With the national jobless rate hovering around nine percent, small businesses all over America are having a tough time coming to grips with unemployment insurance.
Unemployment insurance is a joint federal-state program that provides cash benefits to unemployed workers. Businesses pay unemployment insurance tax based on federal and state guidelines.
A business’ state tax rate is based on payroll size, the amount the company has paid into the system, and the amount of unemployment benefits former employees have collected.
The state tax rate for a business increases as more of that company’s ex-workers file unemployment claims. In most states, a single claim against a small business can result in an increase of several thousand dollars a year in unemployment insurance tax.
“In this struggling economy, it’s more important than ever for a small business owner to control unemployment insurance costs,” says attorney Martin Sweet of legal information website THELAW.TV .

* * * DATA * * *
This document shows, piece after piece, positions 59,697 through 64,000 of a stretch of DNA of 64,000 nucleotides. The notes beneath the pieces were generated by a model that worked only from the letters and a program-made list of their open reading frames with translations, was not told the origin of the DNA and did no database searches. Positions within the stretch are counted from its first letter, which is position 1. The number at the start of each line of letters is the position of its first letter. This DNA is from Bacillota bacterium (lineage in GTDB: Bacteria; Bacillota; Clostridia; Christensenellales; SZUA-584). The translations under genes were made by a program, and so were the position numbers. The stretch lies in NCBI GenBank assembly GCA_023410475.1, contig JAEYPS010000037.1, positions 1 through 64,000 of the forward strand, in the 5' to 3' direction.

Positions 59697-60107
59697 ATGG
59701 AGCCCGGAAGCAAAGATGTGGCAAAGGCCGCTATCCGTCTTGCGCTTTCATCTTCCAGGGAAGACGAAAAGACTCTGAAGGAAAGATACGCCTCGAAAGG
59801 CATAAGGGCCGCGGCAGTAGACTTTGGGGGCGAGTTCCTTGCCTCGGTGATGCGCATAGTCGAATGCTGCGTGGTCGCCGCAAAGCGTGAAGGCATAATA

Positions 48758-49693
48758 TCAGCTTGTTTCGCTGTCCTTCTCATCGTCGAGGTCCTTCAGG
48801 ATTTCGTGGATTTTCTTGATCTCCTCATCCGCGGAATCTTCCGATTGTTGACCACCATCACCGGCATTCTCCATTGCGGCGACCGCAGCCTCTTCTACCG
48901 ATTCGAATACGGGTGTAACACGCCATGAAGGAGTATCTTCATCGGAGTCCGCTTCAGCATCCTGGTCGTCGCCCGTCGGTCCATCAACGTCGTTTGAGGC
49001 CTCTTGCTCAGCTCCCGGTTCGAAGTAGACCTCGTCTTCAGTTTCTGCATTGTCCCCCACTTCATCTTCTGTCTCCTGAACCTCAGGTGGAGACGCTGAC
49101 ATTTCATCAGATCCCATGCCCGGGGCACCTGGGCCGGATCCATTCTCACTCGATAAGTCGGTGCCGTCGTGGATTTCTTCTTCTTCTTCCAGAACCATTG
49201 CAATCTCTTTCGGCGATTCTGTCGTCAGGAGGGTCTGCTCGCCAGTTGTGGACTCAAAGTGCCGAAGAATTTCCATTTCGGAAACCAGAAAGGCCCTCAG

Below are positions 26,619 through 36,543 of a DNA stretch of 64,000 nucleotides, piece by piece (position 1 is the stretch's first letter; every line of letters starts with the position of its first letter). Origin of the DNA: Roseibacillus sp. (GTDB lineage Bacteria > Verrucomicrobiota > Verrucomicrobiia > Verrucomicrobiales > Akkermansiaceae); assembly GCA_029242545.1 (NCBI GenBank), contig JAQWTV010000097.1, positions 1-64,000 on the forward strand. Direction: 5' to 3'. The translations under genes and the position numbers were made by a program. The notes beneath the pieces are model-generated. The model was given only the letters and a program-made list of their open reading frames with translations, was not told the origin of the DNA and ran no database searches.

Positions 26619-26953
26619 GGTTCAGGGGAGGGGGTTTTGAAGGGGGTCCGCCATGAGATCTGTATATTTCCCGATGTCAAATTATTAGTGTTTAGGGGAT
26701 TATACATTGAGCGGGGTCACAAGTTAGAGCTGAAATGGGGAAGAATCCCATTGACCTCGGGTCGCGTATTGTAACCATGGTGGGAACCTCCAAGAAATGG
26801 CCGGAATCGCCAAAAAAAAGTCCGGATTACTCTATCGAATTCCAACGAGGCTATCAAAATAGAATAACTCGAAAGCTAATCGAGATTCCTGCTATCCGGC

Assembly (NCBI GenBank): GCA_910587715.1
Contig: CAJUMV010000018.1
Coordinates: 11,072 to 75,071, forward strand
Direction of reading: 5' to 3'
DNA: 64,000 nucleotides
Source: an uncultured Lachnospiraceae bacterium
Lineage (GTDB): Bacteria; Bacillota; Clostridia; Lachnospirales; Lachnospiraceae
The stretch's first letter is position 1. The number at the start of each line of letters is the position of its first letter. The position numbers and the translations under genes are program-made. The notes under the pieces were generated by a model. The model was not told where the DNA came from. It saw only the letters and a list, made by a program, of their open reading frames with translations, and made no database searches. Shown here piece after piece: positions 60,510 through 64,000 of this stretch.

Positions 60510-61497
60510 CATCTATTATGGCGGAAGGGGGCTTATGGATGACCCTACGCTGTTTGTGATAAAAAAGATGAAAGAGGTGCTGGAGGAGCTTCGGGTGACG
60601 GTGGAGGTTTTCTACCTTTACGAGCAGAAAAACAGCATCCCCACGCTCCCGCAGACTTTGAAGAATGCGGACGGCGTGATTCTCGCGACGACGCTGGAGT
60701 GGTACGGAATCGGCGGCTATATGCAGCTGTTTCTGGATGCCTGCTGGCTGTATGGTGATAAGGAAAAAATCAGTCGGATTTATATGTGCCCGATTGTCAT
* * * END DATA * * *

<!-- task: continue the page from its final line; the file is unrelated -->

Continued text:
Here are some ways to do it:
The other thing a small business owner can do is hire a lawyer who specializes in fighting fraudulent or baseless unemployment claims. A lawyer can help you win claims hearings and save you a lot of money.
“It’s important to hire an attorney immediately upon receipt of the notice of the filing of the claim,” says Covington, Kentucky small business attorney Paul Boggs of Wallace Boggs, PLLC . “You need to protect your company and your rights as an employer.”
Detroit, Michigan small business attorney Bob Sheehan of Sheehan & Associates, P.L.C. adds, “A lawyer can help you win claims hearings and save you a lot of money.”
Many states are also helping small businesses combat unemployment insurance fraud. For example, Ohio recently launched a Web site that allows anyone to report suspected fraud online instantly and anonymously.
Copyright 2011 Scripps Media, Inc. All rights reserved. This material may not be published, broadcast, rewritten, or redistributed.
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